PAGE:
(Pocket-lint) - Put simply, there are more choices in this game than there is the probability of you or me scoring a 147 break after 10 pints of lager and for that reason the latest incarnation of World Championship Snooker is a game for the beginners and experts alike who like to watch or play snooker.
It’s not necessarily the choices that you can make within the game, but the choices of games that you can play that make this game a good snooker sim. In game and on the cue ball you can screw, spin, and swerve to your hearts content, change the power settings and basically perform any shot that you so desire (or more likely, any shot that you have the skills to pull off).
If that wasn’t enough to get snooker gamers excited you can also implement different views- top down and down the cue- set guides so you can see whether your chosen pot is likely to be on target and where the cue ball is going to head off to, or chose to skip viewing the opponents play- something which is advisable as they normally take their time.
Away from the game play and Codemasters, the game’s publishers, has made sure there is plenty of choice to keep you going till the next version next year. The game is broken down into different areas:
Straight Snooker where you can play a match, set up your own custom tournament or opt in for some coaching. The coaching voiced by John Virgo is very comprehensive and sets you targets to reach to improve your game, what sets this apart from your average tutorial is that the coaching adapts to your game play and every shot you make, miss the ball and rather than simply telling you so and then resetting itself, it tells you’ve failed that task and then sets you up for another depending on where the cue balls ended up.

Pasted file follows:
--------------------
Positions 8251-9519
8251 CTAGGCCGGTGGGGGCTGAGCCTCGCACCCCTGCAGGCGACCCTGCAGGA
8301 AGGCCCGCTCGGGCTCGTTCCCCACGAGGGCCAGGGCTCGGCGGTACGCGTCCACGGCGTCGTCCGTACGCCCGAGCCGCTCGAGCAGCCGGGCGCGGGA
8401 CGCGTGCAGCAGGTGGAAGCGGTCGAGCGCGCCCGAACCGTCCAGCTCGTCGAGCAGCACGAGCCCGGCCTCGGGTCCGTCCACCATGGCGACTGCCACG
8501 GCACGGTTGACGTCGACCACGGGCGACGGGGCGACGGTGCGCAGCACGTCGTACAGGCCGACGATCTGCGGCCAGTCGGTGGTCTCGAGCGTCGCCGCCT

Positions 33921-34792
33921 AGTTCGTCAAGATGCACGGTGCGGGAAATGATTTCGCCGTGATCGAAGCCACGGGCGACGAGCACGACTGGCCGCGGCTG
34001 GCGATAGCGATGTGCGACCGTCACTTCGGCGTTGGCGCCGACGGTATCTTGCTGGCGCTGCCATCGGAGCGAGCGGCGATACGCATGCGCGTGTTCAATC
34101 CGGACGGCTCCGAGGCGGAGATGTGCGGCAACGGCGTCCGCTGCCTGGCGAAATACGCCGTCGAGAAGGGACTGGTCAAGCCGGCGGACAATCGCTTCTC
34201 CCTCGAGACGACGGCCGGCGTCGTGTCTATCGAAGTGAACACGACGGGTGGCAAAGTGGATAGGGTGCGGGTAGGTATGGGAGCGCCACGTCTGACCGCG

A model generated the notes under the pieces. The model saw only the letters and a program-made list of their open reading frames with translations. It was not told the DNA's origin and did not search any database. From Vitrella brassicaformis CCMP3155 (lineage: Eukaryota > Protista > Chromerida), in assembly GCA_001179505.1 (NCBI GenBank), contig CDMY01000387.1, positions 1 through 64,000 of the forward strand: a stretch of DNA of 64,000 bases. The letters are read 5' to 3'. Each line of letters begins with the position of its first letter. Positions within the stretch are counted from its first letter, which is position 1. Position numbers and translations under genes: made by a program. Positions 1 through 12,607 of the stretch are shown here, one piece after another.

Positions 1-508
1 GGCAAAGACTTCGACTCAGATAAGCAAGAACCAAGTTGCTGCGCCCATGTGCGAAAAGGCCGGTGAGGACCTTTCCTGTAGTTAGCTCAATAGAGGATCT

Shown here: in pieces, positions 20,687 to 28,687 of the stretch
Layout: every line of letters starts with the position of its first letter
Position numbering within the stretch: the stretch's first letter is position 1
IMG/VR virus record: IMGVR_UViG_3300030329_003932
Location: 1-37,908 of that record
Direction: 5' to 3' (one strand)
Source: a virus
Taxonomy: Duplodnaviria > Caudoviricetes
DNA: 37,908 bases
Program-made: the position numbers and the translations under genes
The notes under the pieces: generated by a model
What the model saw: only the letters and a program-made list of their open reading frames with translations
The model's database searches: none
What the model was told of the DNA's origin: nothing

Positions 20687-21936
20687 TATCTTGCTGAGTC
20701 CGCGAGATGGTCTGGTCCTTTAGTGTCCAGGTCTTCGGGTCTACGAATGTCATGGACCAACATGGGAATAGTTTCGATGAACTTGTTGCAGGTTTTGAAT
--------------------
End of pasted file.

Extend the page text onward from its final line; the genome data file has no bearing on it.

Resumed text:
Once you think you’ve mastered the controls you can opt to pit your wits against one of the 30+ computer controlled players or your mates in the LG tour where you get to play in championship including The LG Cup, British Open, UK Championships, European Open, Welsh Open, Irish Masters, Player's Championship, and The Masters among others.
Of course if you’ve completed The LG tour (although you don’t have to) you can follow in the footsteps of the likes of Steve Davis and command a position in the world of pool and the game supports both eight-ball and nine-ball versions complete with pub scenery in which to play it.
For the most part you would presume that this would surely be all the game would be willing to offer, however your presumption would be wrong for World Championship Snooker 2004 isn’t finished with you yet. There’s still the Trickshot mode with John Virgo to master and unlock, the bonus games like Against the Clock and Countdown where you get a set time per shot to play and then the classic games of the past to compete in where you have to fulfil tasks like win the final frame of the Dennis Taylor versus Steve Davis Final in 1985.
Graphics on the table are great as you would expect - after all it’s only balls moving around on a green table in spite of the complex physics behind the scenes. While Codemasters has tried to adhere this look to the players themselves, the characters do look a bit blocky and sketchy at times. If you’re lucky they will even walk through the table to play the best shot.
There is so much to this game that you have trouble getting through it all in ten sittings let alone one
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